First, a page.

College ossifies men," declared Clarence S. Darrow yesterday, explaining his ideas on education and colleges. "It makes their blood, turn to water and their high ambition to petty desire. Such great numbers as now knock at the college gates make any college liable to fall in its purpose. And college in its anomalous situation as a meeting ground for Racine and swinehusbandry is beyond its depth.

"College has become a stamping mill. Almost all men wear its stamp after graduation. Few of them roll about sufficiently, afterwards, to gain smoothness or polish or even to lose the narrow, confined shape it gives them.

College Too Good for Most Men

"It is, however, better than no stamp, and too good for many who are given the impression from four years of it. Not more than one-quarter of America's 110 millions deserve more than a grammar school education. They need instruction which educators now will not give them. Such education will not come until men are classified according to their intelligence and their bent and until those lowest on the scale are given manual education."

The More Indifference the Better

Mr. Darrow expanded his views on customs to include college customs. As he bad no sympathy with the majority of universal customs, so he sharply criticised college taboos and formalities, saying. "All colleges would be better for a greater indifference to custom. Harvard cannot afford to be proud of the ground it has covered when it contemplates the distance remaining. No doubt an intelligent man can get an excellent education at Harvard, but those practices that constitute the Cambridge environment would hedge him about.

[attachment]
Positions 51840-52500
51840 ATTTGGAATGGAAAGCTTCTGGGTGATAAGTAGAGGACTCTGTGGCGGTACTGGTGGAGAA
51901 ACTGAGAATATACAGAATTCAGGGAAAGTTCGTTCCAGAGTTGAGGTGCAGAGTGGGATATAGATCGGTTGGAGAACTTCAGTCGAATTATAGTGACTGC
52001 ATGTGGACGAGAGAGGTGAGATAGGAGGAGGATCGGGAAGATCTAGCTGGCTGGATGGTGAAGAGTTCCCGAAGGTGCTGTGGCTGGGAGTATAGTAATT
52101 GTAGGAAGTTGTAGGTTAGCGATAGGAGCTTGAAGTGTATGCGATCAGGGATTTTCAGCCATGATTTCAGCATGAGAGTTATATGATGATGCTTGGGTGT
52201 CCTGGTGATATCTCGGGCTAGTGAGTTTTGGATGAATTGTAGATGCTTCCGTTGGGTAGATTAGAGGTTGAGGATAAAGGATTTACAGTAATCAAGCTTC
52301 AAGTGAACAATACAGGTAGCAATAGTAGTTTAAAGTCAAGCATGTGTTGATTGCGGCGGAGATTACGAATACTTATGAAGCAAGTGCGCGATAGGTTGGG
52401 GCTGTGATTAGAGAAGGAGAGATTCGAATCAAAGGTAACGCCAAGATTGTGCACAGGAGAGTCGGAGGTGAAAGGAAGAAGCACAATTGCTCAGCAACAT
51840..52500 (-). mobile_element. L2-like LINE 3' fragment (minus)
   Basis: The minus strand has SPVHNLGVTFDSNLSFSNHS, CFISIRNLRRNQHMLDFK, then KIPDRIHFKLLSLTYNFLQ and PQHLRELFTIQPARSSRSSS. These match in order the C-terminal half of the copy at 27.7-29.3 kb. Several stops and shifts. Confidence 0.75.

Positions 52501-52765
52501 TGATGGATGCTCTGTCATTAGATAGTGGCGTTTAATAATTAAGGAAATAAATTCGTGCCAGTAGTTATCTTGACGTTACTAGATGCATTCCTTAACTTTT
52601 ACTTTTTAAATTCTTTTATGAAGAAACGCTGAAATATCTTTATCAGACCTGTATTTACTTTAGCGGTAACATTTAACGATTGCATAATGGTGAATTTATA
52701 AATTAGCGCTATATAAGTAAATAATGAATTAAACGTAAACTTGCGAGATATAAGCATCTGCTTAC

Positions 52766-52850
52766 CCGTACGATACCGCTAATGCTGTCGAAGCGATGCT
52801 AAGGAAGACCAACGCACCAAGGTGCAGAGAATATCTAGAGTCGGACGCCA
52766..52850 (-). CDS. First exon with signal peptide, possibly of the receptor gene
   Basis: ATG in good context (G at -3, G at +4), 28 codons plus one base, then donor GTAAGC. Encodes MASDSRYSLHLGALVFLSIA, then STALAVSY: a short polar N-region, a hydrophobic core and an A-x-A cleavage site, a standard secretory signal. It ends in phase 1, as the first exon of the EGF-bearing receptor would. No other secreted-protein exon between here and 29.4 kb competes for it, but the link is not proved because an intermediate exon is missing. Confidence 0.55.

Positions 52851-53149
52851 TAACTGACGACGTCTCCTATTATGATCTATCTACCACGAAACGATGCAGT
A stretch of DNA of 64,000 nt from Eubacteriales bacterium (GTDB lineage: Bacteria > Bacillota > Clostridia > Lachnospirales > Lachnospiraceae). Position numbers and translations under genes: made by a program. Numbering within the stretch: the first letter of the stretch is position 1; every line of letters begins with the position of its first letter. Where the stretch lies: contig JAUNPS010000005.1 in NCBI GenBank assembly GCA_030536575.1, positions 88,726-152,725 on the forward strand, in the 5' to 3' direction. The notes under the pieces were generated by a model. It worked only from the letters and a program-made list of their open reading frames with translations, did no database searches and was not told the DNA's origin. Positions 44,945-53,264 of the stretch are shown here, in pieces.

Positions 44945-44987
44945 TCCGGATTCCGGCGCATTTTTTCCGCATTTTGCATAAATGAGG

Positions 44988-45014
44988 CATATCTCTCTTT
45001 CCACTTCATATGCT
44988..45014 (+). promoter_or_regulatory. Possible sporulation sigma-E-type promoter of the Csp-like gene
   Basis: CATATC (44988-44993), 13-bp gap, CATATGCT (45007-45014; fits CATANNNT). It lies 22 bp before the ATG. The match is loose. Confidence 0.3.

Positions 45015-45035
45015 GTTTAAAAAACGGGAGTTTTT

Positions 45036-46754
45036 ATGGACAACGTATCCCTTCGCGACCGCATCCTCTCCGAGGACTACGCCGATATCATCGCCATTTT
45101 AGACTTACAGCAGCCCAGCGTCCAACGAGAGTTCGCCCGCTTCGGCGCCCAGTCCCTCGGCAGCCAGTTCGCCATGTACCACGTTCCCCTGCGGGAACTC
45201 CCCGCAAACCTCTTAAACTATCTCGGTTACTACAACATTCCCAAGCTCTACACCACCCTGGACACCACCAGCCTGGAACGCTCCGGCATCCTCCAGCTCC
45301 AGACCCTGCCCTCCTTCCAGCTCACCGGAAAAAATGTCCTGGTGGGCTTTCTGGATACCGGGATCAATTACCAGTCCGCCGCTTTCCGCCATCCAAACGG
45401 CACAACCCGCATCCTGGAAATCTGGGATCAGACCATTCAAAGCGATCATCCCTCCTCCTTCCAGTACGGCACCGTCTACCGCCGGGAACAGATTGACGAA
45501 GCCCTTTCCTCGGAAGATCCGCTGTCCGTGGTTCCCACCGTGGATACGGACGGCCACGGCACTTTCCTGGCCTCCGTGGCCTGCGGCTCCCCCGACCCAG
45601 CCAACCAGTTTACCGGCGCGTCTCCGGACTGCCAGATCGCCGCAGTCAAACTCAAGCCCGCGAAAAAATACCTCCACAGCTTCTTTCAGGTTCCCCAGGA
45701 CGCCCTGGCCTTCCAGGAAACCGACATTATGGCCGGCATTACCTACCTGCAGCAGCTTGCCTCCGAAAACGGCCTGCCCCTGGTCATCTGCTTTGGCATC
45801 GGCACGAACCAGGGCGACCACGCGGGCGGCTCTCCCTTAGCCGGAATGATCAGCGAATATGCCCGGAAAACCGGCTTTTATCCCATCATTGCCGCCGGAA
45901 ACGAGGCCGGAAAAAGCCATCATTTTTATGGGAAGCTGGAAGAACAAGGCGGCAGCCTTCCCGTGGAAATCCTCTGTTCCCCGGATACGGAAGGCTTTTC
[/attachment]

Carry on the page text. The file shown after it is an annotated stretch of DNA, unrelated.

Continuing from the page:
"For my part, I should prefer access to all the books I could and would digest and a satisfactory adviser whom I might visit at great intervals. That is about all the education I ever had, anyway.

"College athletics? I can see no gain from them. I believe in exercise, and I think that at some future date bodily exercise will be so conducted as to improve the athlete's mental state. Certainly it does not accomplish that now."